WEHI MINTI Special Seminar hosted by Dr Cyril Seillet
Toulouse Institute for Infectious and Inflammatory Diseases (Infinity), INSERM UMR1291 – CNRS UMR5051 – Université Toulouse III
Sex differences in nucleic acid sensing across ages: role of sex hormones and X chromosome
Virtual presentation only
Including Q&A session
Monthly International Immunology Seminar Series (MINTI)
Severe forms of COVID-19 are more common in men than in women in all countries examined so far. It has been proposed that the sex bias in COVID-19 severity might be related to a relative deficiency in innate-immunity to viruses in males compared to females. Toll-like receptor 7 (TLR7), encoded by an X-linked gene, is key to the innate defense against RNA viruses, including SARS-CoV2, and the TLR7-driven innate and adaptive B cell immunity to RNA viruses are stronger and of better quality in females compared to males. TLR7 deficiency due to loss-of-function variants has been identified in patients with severe COVID-19, and are associated with suppressed production of type I interferons (IFN-I) by plasmacytoid dendritic cells (pDCs). Thus, TLR7 and pDCs are essential for protective type I IFN immunity against SARS-CoV-2 in the respiratory tract. Remarkably, the capacity of female pDCs to produce higher levels of IFN-I, compared to those of males, is one immune characteristic that robustly distinguishes the two sexes. I will discuss the findings supporting the notion that both estrogen-signaling and X-linked genetic factors independently contribute to the female predominance in pDC innate functions, and present recent development on the analysis of the sex differences in TLR7-driven interferogenesis across ages.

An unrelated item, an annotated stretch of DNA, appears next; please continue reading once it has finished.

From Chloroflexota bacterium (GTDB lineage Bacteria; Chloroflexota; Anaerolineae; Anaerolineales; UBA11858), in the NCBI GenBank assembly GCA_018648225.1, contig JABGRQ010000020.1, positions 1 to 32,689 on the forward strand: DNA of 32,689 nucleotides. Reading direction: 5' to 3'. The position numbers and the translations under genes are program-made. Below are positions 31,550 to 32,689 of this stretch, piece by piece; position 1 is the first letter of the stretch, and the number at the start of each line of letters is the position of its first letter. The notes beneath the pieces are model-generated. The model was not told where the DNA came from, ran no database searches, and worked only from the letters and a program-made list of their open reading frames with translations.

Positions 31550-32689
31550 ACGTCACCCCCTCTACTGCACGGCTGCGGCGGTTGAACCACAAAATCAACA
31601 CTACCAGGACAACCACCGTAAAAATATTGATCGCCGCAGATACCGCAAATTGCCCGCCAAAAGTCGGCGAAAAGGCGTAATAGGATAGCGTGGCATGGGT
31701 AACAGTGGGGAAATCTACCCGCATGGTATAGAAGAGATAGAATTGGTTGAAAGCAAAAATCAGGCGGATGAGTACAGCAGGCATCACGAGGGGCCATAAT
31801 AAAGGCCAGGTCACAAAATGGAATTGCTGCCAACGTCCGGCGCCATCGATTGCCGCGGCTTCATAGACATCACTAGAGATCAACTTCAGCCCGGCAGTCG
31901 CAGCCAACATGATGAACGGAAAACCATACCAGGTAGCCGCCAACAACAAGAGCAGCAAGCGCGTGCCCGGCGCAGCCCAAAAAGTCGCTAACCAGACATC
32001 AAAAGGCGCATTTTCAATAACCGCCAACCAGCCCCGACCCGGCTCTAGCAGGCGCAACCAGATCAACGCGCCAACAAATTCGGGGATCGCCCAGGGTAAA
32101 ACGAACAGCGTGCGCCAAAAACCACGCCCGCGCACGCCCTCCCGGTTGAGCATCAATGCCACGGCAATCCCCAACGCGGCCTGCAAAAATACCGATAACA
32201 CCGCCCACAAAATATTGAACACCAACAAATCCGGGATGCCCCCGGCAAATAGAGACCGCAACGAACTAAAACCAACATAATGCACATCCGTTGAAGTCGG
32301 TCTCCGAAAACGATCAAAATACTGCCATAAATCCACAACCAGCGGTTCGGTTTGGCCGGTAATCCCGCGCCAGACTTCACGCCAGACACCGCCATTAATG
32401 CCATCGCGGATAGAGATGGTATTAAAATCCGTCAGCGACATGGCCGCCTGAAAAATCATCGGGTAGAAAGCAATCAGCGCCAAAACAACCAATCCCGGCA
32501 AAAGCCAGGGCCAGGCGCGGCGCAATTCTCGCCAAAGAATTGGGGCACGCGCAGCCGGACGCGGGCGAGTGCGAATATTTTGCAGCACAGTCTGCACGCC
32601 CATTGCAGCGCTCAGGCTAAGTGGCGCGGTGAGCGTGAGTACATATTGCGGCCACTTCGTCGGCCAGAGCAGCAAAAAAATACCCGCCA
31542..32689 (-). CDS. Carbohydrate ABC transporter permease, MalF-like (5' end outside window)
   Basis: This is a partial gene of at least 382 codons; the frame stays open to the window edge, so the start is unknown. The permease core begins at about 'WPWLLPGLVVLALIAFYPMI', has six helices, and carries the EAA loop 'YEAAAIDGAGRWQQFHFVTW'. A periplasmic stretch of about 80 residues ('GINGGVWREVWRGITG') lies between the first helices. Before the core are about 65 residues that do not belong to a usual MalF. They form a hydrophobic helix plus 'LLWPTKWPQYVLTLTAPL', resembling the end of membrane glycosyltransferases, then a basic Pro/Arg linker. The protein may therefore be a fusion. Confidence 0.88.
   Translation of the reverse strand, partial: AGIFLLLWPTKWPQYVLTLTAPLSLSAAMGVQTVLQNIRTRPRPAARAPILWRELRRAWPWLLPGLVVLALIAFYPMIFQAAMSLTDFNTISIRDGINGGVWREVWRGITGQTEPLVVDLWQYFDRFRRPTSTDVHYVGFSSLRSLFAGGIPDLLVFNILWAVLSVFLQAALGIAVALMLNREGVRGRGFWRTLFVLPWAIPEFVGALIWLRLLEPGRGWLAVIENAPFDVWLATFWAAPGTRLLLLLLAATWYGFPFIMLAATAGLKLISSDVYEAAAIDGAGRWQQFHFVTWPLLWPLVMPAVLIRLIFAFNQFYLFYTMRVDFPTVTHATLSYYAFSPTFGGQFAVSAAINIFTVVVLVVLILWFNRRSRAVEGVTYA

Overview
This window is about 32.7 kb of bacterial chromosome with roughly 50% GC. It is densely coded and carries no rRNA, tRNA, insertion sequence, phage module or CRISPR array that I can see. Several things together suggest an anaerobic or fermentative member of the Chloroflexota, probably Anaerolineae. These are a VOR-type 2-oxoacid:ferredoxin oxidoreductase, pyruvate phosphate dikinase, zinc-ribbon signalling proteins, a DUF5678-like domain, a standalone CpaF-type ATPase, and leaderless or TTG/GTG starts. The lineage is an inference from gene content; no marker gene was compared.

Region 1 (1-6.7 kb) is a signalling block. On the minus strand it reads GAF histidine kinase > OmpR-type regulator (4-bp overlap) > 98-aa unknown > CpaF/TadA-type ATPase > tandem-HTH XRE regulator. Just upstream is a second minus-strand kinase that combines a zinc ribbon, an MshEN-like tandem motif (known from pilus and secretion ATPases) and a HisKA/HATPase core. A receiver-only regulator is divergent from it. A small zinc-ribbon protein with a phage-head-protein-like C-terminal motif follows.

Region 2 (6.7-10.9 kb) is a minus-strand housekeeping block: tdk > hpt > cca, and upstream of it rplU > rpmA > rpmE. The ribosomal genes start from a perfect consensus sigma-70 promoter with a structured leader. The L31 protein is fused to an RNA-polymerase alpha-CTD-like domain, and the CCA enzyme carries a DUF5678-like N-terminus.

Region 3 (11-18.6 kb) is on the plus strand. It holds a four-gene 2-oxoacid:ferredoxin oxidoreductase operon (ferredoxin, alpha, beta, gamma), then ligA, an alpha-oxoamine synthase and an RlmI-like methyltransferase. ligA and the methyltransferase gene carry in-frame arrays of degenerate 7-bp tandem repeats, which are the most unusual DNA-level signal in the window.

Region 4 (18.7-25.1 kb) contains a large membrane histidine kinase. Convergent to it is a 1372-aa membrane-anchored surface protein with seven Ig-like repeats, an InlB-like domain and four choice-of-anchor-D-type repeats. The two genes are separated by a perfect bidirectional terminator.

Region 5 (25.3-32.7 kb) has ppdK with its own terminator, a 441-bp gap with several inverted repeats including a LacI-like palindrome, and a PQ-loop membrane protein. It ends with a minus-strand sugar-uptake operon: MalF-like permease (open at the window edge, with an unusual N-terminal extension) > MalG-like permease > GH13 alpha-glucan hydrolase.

Jean-Charles Guéry currently holds a position of Research Director at the French Institute of Health and Medical Research (INSERM) at the Toulouse Institute for Infectious and Inflammatory Diseases (INFINITY). He is the Principal Investigator of the Team “Sex differences in immunity: mechanisms and pathophysiology". He received his PhD in Immunology in 1990 at Diderot University in Paris. During his post-doctoral research experience in Sandoz (Basel, Switzerland) and then Hoffman-La Roche (Milan, Italy) he studied several aspects of self and non-self antigen presentation by dendritic cells in vivo and their impact on tolerance induction and adaptive T cell immunity. He established his own group at INSERM, University of Toulouse in 1995. Over the past 20 years, he focused his research interest in the understanding of the mechanisms responsible for sex-related differences in immunity. Recent works in his lab sustain the hypothesis that sex hormones and sex-chromosome loci, may act in a cell-intrinsic manner to regulate the development, maintenance or functional responses of specific cellular subsets of the innate and adaptive immune system, thereby controlling the sex differences in immune related disorders (allergy, autoimmunity, susceptibility to infections).